She’d raised her eyes pleadingly to Maggie.

Maggie glanced at the screen. The prompt had appeared. Just like that, with no fanfare, the backups erased. She held Laura Chen’s whole personality in the external drive in her hand.

Can’t we just be happy, Victoria had said.

She reached out and put a hand over Victoria’s. “You can. And . . .” She swallowed. “I won’t stand in your way.”

Victoria’s expression had turned confused yet grateful, and Maggie’s brain tried to kick back with one more angry echo, but Maggie barely noticed. For the first time in years she felt light. Free.

She’d go home and chuck her homemade EMP in the trash. Then she’d make a graceful exit from Victoria’s and Laura’s lives. Leave them be. Leave Henry—Hank—be, as much as she’d always carry the pain of losing him with her.

Laura would realize soon enough that her backups were gone, and she’d re-download them and put everything back where it was supposed to be, and Victoria would be left with fond memories of the friend who’d come to her art exhibits and discussed philosophy with her and been a shoulder to cry on in the middle of the night.

The front door banged open along with a rapid knocking.

“Victoria? I just got your message, I’m so sorry, I came as fast as I could. Are you here? The door was open—Mom?”

Maggie had frozen in her chair as soon as the familiar cadence echoed through the house. Henry’s tall frame loomed in the doorway before a reaction had even connected in her brain.

“Hank, it’s okay, come in—wait.” Victoria’s eyes traveled back and forth between Henry and Maggie, the rest of her so still it was as if she’d been carved from glass. “She’s your . . . what?”

“What are you doing here?” Hank said to Maggie. “Did you—oh God, was this you? Did you do something to Laura?”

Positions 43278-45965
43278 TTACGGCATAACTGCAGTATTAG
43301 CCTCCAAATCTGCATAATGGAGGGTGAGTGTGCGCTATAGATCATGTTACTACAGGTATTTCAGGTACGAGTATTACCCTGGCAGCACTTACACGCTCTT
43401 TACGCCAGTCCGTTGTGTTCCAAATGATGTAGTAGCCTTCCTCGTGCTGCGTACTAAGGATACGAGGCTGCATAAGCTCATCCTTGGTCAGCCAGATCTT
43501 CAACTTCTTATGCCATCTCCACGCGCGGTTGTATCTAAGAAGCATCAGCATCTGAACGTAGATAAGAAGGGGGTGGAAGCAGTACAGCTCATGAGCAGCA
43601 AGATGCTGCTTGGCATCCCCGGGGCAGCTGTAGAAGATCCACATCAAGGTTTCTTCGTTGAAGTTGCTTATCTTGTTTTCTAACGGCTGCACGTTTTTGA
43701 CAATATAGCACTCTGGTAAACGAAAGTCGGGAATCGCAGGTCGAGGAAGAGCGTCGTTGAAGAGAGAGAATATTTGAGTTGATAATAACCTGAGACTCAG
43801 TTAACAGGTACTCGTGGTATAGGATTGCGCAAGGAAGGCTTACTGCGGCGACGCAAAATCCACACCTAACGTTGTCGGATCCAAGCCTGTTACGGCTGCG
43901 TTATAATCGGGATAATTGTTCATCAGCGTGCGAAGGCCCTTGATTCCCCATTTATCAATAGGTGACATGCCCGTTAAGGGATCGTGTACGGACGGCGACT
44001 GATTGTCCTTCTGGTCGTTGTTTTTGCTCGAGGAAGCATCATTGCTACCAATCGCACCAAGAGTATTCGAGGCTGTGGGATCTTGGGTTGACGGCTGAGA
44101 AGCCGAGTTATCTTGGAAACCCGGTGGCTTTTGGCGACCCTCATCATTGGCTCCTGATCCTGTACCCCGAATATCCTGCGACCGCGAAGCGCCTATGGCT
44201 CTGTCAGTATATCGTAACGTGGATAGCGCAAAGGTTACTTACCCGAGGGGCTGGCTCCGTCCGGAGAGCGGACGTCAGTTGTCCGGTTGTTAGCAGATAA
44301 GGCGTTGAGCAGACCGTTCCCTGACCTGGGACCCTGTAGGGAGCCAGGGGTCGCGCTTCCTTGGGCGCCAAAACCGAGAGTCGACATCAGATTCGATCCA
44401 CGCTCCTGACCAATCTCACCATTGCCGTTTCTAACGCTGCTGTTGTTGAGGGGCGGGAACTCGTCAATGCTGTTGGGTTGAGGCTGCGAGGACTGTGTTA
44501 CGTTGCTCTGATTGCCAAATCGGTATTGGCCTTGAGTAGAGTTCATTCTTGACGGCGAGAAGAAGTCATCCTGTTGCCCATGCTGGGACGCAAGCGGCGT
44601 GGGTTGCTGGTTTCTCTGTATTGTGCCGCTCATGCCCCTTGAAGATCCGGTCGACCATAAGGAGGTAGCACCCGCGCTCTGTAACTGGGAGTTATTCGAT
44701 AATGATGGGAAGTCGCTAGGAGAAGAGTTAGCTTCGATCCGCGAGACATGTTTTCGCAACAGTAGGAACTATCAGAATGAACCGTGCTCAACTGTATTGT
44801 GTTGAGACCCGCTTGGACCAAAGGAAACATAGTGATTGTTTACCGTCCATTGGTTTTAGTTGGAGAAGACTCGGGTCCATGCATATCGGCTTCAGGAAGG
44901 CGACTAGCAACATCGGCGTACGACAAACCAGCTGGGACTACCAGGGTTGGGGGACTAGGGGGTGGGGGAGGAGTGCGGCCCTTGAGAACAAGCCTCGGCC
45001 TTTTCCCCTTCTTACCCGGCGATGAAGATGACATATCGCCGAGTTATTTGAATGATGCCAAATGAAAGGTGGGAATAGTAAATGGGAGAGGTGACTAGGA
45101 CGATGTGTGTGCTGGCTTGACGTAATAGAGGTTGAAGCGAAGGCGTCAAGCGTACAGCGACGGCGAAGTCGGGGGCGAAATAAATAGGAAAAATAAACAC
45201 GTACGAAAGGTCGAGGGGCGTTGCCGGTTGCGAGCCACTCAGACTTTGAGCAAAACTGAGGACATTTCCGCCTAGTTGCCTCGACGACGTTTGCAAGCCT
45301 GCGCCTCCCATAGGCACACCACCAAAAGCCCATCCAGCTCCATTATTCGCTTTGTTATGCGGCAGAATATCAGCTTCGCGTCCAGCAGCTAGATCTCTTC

“No!” Maggie cried, outrage flooding her even though that had been her exact intention. “She had a malfunction. I’m just here to help—”

“This whole time,” Victoria cut in. “You—Hank’s told us about his mom. You knew I was married to Laura. You—” The shock drained away from her and whole body had begun to vibrate with anger. “Get out of my house.”

“I didn’t—” Tears flooded Maggie’s eyes. “I’m sorry. I didn’t know you, I didn’t know—I wanted her to understand what she was doing.” The ludicrousness of the argument fell across her like a weight, the idea that this woman whom Victoria described as being so torn up by the power she’d given herself, so deeply concerned with choice, would find anything new to her in Maggie’s paltry bitterness.

“I’ve tried to tell you, over and over again,” Hank said, his voice cold. “You could be trying to get to know me again, and instead you’re—what, plotting revenge against the doctor who saved my life?”

“She didn’t—

“I don’t understand you,” Hank said. “Did you get some power trip off having me depend on you? Was that it?”

“No!” Maggie choked out. “No, I never—that’s not—you said yourself that you changed, you changed, I thought it would help you but not change you.”

“You can’t separate me from my disabilities,” Hank said flatly. “They were part of who I am. Still are. It’s like you expected the same person but with all the hard parts excised. It doesn’t work like that.”